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Subjectivity and the Labour Process: Conceptualising 'Good Work'


Ezzy, D, Subjectivity and the Labour Process: Conceptualising 'Good Work', Sociology, 31, (3) pp. 427-444. ISSN 0038-0385 (1997) [Refereed Article]

DOI: doi:10.1177/0038038597031003004


Two central unresolved problems in labour process theory are the disjuncture between structure and agency and the problem of what constitutes `good' work. This paper argues that a hermeneutic conception of the self as constructed through narrative provides a resolution to these two issues. Hermeneutics conceptualises the self as neither a solitary entity impervious to the influence of others, nor as a mere reflection of objective structures or `discourses of power'. Rather, in the process of self-interpretation a person uses socially learnt cultural discourses to construct and reconstruct a coherent sense of narrative-identity. Substantive illustrations are drawn from labour process theory, recent developments in management theory, and some more general studies of the meaning of working.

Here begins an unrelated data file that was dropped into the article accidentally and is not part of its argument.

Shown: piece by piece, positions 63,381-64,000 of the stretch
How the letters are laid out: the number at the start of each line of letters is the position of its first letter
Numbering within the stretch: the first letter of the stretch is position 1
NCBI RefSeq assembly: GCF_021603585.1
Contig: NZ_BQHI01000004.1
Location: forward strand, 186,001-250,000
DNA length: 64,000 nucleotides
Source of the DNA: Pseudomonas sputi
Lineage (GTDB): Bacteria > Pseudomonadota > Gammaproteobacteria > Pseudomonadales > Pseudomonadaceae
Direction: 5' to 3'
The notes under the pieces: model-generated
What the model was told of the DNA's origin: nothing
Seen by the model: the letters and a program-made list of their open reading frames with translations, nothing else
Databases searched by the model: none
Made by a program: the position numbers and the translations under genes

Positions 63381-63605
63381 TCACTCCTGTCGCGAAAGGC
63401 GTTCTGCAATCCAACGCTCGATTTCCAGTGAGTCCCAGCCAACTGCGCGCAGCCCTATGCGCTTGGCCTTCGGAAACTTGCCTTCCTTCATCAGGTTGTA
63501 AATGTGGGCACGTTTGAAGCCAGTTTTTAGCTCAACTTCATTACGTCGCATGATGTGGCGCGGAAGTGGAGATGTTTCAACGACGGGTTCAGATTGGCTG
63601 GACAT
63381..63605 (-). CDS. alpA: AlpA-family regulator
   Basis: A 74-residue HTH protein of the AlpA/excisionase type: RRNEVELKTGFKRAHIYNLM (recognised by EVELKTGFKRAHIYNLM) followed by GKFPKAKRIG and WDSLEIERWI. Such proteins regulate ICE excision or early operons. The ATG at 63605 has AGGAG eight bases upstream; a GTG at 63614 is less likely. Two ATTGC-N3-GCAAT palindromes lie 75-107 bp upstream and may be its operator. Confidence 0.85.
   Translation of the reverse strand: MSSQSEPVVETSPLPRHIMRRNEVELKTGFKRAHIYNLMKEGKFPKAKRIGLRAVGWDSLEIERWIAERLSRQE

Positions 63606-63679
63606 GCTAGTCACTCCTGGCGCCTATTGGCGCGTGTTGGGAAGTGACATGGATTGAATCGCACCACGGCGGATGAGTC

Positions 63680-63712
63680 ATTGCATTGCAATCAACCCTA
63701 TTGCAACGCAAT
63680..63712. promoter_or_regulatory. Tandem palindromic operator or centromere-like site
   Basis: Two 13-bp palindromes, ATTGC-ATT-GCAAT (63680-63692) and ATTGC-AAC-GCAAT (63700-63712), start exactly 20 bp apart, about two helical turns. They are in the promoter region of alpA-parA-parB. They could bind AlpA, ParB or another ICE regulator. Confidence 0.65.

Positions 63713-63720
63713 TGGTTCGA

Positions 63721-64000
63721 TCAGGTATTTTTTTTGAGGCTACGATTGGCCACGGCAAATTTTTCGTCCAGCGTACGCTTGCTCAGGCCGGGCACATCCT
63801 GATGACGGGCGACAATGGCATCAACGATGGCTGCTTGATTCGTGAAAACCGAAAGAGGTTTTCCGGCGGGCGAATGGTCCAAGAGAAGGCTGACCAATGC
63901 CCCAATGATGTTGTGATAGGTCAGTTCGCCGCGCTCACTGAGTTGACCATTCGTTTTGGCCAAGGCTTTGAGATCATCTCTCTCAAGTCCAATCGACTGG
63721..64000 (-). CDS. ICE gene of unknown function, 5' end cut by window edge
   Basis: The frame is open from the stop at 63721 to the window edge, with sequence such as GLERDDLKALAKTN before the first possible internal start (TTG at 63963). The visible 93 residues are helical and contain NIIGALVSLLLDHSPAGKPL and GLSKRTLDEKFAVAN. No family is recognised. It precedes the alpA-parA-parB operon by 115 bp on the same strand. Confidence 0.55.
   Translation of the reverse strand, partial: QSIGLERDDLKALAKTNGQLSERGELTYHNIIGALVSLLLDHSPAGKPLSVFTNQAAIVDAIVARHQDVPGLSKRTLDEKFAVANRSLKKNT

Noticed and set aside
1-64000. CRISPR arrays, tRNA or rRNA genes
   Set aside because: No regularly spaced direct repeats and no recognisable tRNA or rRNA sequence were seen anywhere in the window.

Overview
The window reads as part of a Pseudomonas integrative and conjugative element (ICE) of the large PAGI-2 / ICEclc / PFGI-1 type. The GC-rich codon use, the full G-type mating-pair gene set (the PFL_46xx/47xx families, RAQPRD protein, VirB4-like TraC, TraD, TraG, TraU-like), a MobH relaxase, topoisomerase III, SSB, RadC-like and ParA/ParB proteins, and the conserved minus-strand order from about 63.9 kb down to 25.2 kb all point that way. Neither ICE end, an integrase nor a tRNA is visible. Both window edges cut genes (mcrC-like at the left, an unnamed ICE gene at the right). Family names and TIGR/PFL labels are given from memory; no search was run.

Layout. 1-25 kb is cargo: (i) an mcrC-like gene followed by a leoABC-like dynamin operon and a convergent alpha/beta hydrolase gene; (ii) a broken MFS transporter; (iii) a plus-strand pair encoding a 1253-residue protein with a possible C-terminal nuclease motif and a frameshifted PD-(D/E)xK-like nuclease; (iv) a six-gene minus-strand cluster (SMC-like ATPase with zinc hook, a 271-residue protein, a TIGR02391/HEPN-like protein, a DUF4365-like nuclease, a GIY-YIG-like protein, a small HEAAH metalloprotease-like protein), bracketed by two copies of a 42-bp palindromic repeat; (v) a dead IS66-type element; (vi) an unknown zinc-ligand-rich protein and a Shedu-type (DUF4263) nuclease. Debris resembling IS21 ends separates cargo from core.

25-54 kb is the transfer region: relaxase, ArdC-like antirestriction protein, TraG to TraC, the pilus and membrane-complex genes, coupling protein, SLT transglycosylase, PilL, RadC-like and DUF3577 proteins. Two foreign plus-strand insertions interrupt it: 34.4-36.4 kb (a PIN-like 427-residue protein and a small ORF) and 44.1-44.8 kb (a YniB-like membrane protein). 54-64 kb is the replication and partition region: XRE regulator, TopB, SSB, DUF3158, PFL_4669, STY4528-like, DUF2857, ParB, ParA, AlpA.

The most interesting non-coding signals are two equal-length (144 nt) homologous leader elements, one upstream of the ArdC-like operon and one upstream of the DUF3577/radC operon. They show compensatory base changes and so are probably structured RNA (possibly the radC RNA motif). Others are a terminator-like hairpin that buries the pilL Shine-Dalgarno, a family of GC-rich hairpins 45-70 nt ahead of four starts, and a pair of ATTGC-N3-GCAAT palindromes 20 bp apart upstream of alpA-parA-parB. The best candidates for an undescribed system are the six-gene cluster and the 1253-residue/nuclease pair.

Item Details

Item Type:Refereed Article
Research Division:Human Society
Research Group:Sociology
Research Field:Social change
Objective Division:Health
Objective Group:Evaluation of health and support services
Objective Field:Social structure and health
UTAS Author:Ezzy, D (Professor Douglas Ezzy)
ID Code:70937
Year Published:1997
Web of Science® Times Cited:53
Deposited By:Sociology and Social Work
Deposited On:2011-07-05
Last Modified:2011-07-06

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